Debtors Legal Clinic before they sent the letter. See, e.g., Def. Resp. and Cross-Mot. Summ. J. at 10;
Def. Reply at 2. The idea seems to be that Flores did not actually dispute the debt, because her
attorneys sent the letter without authorization. But Flores testified that she told her counsel she
thought the amount reported by PRA was incorrect, and PRA does not meaningfully dispute this
testimony. See note 3, supra. PRA’s assertions that Flores never “conveyed a dispute to her
attorney,” Def. Reply at 2, are unsupported by fact, so even if PRA’s argument had any legal merit, it
would fail. And it’s worth noting that PRA might have violated the FDCPA even if Flores had not
told her attorneys the debt was disputed: § 1692e(8) does not specify that the debtor must be the one
to dispute the debt instead of one of her agents.
plain statement that reporting credit information without communicating the
dispute “is a violation.” 15 U.S.C. § 1692e. The Seventh Circuit’s gloss on the
statute’s “false, deceptive, or misleading” language was not meant to override an
explicit statutory directive. The specific provision of the FDCPA itself controls here,
with no need to inquire into materiality. See Evans, 2016 WL 6833930, at *3.
C. Bona Fide Error Defense
PRA has one last argument: the bona fide error defense. See Def. Resp. and
Cross-Mot. Summ. J. at 14. The FDCPA sets up a safe harbor for unintentional
violations. A debt collector cannot be held liable if the collector can show, by a
preponderance of evidence, “that the violation was not intentional and resulted from
a bona fide error notwithstanding the maintenance of procedures reasonably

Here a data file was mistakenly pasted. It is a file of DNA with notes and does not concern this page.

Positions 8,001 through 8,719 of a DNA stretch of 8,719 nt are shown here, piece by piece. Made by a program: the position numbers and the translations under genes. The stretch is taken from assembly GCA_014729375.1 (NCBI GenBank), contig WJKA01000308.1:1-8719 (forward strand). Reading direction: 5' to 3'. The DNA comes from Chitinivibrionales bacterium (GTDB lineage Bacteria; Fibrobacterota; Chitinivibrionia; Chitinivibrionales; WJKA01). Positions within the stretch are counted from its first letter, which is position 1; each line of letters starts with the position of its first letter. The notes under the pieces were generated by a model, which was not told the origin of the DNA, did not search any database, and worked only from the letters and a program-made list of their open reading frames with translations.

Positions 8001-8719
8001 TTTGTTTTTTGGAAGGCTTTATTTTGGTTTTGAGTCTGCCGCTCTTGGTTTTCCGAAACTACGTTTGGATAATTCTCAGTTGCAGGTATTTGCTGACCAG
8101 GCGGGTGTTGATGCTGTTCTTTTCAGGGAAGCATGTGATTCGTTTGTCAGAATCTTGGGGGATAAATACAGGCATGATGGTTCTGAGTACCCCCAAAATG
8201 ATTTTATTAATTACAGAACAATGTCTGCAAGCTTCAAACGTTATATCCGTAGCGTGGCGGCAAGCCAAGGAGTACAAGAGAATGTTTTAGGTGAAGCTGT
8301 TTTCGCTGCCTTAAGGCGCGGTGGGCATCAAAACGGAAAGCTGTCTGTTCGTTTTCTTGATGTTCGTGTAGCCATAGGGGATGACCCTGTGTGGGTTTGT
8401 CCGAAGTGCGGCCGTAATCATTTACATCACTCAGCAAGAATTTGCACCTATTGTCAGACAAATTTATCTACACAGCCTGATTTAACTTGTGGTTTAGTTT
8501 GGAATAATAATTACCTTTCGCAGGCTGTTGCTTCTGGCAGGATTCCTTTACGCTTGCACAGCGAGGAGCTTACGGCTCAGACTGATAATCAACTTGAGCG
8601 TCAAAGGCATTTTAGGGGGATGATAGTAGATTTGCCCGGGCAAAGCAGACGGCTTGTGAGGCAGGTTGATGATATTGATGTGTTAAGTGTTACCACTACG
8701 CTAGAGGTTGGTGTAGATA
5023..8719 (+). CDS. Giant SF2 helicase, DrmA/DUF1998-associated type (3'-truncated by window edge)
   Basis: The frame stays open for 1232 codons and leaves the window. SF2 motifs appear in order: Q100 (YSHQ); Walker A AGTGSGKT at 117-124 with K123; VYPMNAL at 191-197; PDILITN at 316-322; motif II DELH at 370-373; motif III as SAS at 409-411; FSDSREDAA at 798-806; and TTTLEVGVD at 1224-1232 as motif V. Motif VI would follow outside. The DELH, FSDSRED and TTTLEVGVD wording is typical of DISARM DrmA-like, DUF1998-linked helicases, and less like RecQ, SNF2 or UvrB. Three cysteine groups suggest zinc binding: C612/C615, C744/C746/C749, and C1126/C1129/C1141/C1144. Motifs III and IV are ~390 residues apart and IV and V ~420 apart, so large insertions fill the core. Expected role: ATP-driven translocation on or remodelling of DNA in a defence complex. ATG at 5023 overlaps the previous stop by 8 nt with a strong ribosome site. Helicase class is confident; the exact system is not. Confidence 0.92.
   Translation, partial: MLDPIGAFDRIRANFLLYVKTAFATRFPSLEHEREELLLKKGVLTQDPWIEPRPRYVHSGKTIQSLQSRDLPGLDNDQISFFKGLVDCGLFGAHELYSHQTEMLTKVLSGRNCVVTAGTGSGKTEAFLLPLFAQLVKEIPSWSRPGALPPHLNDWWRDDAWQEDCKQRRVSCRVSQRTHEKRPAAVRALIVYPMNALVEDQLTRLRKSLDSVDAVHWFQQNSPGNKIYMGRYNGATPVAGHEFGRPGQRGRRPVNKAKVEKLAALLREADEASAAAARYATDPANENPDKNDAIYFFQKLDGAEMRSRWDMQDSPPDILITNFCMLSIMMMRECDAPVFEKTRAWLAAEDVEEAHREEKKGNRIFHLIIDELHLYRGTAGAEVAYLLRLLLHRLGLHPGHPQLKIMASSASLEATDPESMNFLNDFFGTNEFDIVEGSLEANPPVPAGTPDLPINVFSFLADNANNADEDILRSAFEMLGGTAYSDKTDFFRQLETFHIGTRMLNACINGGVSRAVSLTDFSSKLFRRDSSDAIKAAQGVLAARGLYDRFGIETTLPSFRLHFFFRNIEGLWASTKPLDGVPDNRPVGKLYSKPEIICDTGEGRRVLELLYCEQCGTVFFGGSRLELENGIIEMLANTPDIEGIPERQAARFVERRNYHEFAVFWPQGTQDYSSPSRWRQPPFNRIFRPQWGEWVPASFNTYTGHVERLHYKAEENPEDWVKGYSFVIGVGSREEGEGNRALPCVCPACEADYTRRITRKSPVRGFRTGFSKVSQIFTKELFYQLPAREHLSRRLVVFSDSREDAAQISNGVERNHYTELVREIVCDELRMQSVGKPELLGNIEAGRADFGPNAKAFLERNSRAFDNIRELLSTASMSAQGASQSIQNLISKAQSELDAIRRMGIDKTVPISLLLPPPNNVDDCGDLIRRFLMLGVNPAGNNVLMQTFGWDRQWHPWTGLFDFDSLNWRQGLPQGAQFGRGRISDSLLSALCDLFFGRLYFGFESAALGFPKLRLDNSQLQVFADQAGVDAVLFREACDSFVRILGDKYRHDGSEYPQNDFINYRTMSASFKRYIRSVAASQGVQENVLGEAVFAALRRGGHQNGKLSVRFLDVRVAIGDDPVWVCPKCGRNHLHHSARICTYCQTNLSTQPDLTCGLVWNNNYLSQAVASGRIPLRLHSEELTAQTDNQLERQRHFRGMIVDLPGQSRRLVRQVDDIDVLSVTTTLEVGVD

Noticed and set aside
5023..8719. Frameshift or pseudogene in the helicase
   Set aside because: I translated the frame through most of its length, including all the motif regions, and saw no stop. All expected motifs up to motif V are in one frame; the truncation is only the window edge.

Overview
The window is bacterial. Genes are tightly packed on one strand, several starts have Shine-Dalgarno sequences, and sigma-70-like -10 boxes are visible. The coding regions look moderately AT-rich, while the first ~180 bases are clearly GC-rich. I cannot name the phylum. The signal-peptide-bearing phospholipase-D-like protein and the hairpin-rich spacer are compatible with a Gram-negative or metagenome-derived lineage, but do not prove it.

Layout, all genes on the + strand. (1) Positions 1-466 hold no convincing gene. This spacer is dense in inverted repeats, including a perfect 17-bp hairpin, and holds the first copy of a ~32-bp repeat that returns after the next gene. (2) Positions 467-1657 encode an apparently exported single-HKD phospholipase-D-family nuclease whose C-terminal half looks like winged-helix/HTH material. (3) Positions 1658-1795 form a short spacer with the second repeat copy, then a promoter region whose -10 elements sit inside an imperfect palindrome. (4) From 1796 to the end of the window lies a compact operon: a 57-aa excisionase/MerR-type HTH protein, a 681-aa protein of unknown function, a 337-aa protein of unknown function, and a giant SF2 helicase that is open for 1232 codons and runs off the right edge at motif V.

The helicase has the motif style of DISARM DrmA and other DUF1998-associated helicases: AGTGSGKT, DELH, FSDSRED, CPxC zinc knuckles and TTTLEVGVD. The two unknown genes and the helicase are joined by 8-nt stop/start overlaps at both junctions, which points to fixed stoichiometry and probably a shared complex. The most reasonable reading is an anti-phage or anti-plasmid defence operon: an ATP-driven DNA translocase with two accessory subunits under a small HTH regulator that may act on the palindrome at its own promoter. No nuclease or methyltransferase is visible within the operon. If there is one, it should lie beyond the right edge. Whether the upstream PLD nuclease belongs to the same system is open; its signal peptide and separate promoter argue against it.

adapted to avoid any such error.” 15 U.S.C. § 1692k(c). But this defense is limited to
factual or clerical mistakes, and does not shield mistaken applications of the law.
Jerman v. Carlisle, McNellie, Rini, Kramer & Ulrich LPA, 559 U.S. 573, 577 (2010).
At the outset, it is unclear what “error” PRA is claiming took place when it
processed Flores’s letter. In its briefing, PRA vacillates between arguing that the
letter sent by Flores was not a “dispute” as defined by the FDCPA and arguing that
it mistakenly did not read the part of the letter indicating a dispute. See Def. Resp.
and Cross-Mot. Summ. J. at 14-17. Both arguments fail, for different reasons. First,
failing to recognize that the language of the letter qualifies as a “dispute” within the
meaning of the FDCPA is a legal error, not a factual or clerical error, so the bona
fide error defense is not available. See Jerman, 559 U.S. at 577. It would be another
thing if a PRA employee had skimmed the letter and accidentally missed the
language disputing the amount of the debt; that would be a clerical or factual error,
and could support a bona fide error defense. But no facts on the record support
PRA’s contention that this is what happened. PRA’s briefs assert that it “missed the
message,” see Def. Reply at 12, but at the summary judgment stage a party needs to
back up assertions with actual evidence. As discussed above, the testimony of PRA’s
corporate representative contradicts PRA’s contention that the dispute language
was accidentally missed—she insisted that the letter was processed correctly.
What’s more, PRA received at least six letters with identical language and failed to
mark them as disputed, further undercutting PRA’s late-in-the-game assertion that
PRA employees carelessly misread Flores’s letter. See PSOF Exh F at 90:19-91:12
(Acosta letter), 94:12-95-25 (Paz letter), 98:16-99:7 (Baranowski letter), 100:8-101:4